Highland Fling

A new wave of shops, galleries, and hip eateries is turning a once forsaken hollywood strip into a full-on block party.

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Highland Fling

A new wave of shops, galleries, and hip eateries is turning a once forsaken hollywood strip into a full-on block party.

With its Commune-designed interior and market-driven cuisine, the restaurant Ammo has been luring art world power players and tastemakers to a semi-desolate stretch of Highland Avenue in Los Angeles for more than a decade. The eclectic interior-design studio Blackman Cruz, down the street, boasts a similar following. Still, until recently, one was more likely to encounter a pack of streetwalkers than a group of art lovers roaming this dubious Hollywood artery. Things are changing fast, however. The area’s many studios and film- storage facilities, rendered obsolete by the rise of digital media, have provided ample space for new inhabitants—like Shaun Caley Regen, who in the fall took over a 20,000-square-foot film-postproduction lab for her gallery, Regen Projects. In the past year, a flurry of galleries, restaurants, and boutiques have sprung up within a few blocks of one another. Just last month, Jon Shook and Vinny Dotolo (the pair behind “dude food” Los Angeles restaurants Animal and Son of a Gun) and pop-up prince Ludo Lefebvre launched a new venue in a former pizza joint. Word on the street is that more such ventures are on the horizon—in the meantime, here are a few of our current favorites.

1. Perry Rubenstein Gallery
1215 North Highland Avenue 323.464.1097
When West Chelsea pioneer Perry Rubenstein decided to relocate to Los Angeles in 2011, he teamed up with Why Architecture’s Kulapat Yantrasast to carve two galleries from a former film- stock warehouse. This month, Rubenstein is featuring Iwan Baan, the photographer whose post-Sandy aerial shot of Manhattan went viral.

2. Michael Kohn Gallery
1227 North Highland Avenue 323.658.8088
In a nod to his new surroundings, L.A. native Michael Kohn commissioned Lester Tobias to design both a “malleable” space for art and an illuminated edifice visible to passing cars. “There’s a synergy between urban life and art-making,” says Kohn, whose gallery will open this summer, with a roster that includes artist Ryan McGinness and the archives of Wallace Berman.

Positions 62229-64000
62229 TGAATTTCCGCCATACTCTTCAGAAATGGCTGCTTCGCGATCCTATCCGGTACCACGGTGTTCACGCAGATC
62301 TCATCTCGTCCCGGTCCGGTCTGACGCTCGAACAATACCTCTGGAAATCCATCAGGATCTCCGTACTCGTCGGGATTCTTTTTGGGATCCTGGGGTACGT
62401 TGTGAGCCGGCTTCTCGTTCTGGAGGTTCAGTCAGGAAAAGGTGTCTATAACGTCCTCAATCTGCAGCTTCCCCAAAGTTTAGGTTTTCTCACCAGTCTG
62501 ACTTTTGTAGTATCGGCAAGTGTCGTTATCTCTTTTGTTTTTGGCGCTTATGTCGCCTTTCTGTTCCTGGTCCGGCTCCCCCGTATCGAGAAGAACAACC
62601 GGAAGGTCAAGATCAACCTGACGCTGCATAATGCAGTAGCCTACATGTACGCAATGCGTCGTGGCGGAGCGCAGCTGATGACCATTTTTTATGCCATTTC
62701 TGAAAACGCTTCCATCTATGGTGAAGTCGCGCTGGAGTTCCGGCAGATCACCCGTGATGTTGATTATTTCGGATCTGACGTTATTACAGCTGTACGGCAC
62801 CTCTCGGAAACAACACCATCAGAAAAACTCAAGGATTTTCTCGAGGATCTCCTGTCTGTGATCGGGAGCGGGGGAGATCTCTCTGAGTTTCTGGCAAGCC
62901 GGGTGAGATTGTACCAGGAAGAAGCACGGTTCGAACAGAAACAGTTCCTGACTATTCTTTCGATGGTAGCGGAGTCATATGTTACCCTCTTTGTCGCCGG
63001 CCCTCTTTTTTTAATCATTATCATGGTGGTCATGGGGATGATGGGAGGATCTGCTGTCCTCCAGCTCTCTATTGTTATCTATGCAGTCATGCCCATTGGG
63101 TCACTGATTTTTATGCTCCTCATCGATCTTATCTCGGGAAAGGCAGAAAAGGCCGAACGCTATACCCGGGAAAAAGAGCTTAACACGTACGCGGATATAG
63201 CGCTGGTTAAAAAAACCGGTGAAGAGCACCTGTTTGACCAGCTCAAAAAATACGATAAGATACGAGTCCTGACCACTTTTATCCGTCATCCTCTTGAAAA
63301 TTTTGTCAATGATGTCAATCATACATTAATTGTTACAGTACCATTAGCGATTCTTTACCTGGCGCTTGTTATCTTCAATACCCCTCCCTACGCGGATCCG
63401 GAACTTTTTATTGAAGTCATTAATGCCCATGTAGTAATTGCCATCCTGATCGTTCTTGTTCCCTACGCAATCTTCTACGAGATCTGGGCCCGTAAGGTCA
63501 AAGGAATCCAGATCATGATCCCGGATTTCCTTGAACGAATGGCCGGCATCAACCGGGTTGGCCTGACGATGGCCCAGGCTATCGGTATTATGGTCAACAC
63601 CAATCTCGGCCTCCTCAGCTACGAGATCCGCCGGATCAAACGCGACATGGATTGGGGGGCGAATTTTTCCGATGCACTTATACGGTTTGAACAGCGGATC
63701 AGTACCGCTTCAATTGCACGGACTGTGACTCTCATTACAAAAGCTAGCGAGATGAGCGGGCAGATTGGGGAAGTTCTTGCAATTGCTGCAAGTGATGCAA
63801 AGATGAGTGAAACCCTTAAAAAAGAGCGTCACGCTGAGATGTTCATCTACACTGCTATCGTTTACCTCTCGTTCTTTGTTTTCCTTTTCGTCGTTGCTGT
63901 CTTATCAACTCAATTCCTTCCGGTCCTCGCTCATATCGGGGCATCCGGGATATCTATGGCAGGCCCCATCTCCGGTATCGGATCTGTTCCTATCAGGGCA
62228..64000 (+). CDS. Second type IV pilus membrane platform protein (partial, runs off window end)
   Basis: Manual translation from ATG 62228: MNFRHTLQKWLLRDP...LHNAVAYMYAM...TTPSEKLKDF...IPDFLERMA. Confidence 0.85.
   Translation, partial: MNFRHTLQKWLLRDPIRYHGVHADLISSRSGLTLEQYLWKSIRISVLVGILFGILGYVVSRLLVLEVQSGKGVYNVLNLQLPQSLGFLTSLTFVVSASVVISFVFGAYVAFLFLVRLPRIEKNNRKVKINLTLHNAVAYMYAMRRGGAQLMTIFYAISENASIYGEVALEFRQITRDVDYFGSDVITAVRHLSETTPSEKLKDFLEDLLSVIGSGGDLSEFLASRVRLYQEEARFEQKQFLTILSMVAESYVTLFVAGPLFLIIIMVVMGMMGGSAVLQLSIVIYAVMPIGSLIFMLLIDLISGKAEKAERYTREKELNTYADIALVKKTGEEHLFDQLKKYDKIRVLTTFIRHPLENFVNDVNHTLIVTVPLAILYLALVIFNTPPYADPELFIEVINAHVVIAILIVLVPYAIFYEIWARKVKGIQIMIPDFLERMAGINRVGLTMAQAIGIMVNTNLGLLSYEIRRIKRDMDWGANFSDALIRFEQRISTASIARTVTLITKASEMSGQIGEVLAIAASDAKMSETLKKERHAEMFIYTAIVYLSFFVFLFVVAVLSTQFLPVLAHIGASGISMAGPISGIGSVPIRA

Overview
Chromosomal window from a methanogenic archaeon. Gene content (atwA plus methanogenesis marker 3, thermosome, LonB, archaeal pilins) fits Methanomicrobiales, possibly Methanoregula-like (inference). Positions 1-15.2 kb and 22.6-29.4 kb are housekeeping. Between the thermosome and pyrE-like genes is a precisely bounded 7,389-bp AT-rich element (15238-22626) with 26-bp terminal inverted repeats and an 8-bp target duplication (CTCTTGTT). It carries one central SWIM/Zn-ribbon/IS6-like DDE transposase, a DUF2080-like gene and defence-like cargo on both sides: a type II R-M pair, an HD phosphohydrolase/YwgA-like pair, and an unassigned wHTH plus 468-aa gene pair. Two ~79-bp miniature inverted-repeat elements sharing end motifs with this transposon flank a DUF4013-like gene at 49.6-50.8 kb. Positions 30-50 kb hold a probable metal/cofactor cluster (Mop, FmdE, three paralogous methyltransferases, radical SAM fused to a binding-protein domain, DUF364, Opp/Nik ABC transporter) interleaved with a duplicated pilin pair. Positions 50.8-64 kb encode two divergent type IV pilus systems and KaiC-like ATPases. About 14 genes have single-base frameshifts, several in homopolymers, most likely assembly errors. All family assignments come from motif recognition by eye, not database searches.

3. Free City Supershop Supermat
1139 North Highland Avenue 323.461.2226
In 2010, in search of that elusive neighborhood feel, style-setter Nina Garduno moved Free City from a Malibu storefront to this 3,000-square-foot emporium emblazoned with can’t-miss multicolored stripes. Inside are Garduno’s cult-favorite printed sweatshirts and sweatpants, ornate bikes and motorcycles, jewelry, and art books.

4. J.F. Chen
941 North Highland Avenue 323.466.9700
J.F. Chen, the premier L.A. antique-furniture dealer, has been making a mark on the contemporary art world lately. The Museum of Contemporary Art, Los Angeles, built a mini Chateau Marmont—with a pool—inside Chen’s 40,000- square-foot warehouse for James Franco’s “Rebel” show in May. A recent exhibition featured animal-inspired seating by Tijuana-born textile artist Tanya Aguiñiga.

5. Greg Lauren
730 North Highland Avenue, greglauren.com
Contemporary-artist-turned-clothing-designer Greg Lauren (nephew of Ralph) has worked for years out of several studios on North Highland; in August he opened the Space, an atelier and by-appointment-only boutique. Like Lauren’s one-of-a-kind pieces, sold at Barneys New York and worn by the likes of Brad Pitt, the Space’s industrial-chic vibe is as unassuming as its unmarked door.

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